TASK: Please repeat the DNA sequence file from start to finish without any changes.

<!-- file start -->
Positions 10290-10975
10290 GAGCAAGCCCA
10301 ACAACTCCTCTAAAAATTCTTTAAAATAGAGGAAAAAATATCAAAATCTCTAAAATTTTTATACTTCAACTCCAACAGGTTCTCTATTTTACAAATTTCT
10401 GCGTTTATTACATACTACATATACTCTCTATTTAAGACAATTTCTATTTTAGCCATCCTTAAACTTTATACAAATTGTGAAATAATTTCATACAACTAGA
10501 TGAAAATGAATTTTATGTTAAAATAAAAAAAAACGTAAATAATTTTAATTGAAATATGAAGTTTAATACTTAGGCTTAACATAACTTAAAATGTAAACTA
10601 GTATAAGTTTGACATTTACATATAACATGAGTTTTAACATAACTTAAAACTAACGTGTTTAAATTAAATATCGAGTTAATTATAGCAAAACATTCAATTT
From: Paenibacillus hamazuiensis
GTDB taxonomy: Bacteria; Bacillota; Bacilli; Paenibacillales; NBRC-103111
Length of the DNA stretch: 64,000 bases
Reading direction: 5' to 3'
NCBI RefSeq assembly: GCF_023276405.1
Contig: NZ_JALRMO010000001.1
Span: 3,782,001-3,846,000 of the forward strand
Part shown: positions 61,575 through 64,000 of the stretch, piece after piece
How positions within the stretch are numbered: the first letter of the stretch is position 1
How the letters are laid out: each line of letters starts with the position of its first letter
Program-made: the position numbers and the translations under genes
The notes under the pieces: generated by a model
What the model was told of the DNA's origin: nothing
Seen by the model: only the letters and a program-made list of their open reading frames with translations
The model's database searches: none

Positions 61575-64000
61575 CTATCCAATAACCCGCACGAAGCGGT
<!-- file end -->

Positions 10290-10975
10290 GAGCAAGCCCA
10301 ACAACTCCTCTAAAAATTCTTTAAAATAGAGGAAAAAATATCAAAATCTCTAAAATTTTTATACTTCAACTCCAACAGGTTCTCTATTTTACAAATTTCT
10401 GCGTTTATTACATACTACATATACTCTCTATTTAAGACAATTTCTATTTTAGCCATCCTTAAACTTTATACAAATTGTGAAATAATTTCATACAACTAGA
10501 TGAAAATGAATTTTATGTTAAAATAAAAAAAAACGTAAATAATTTTAATTGAAATATGAAGTTTAATACTTAGGCTTAACATAACTTAAAATGTAAACTA
10601 GTATAAGTTTGACATTTACATATAACATGAGTTTTAACATAACTTAAAACTAACGTGTTTAAATTAAATATCGAGTTAATTATAGCAAAACATTCAATTT
From: Paenibacillus hamazuiensis
GTDB taxonomy: Bacteria; Bacillota; Bacilli; Paenibacillales; NBRC-103111
Length of the DNA stretch: 64,000 bases
Reading direction: 5' to 3'
NCBI RefSeq assembly: GCF_023276405.1
Contig: NZ_JALRMO010000001.1
Span: 3,782,001-3,846,000 of the forward strand
Part shown: positions 61,575 through 64,000 of the stretch, piece after piece
How positions within the stretch are numbered: the first letter of the stretch is position 1
How the letters are laid out: each line of letters starts with the position of its first letter
Program-made: the position numbers and the translations under genes
The notes under the pieces: generated by a model
What the model was told of the DNA's origin: nothing
Seen by the model: only the letters and a program-made list of their open reading frames with translations
The model's database searches: none

Positions 61575-64000
61575 CTATCCAATAACCCGCACGAAGCGGT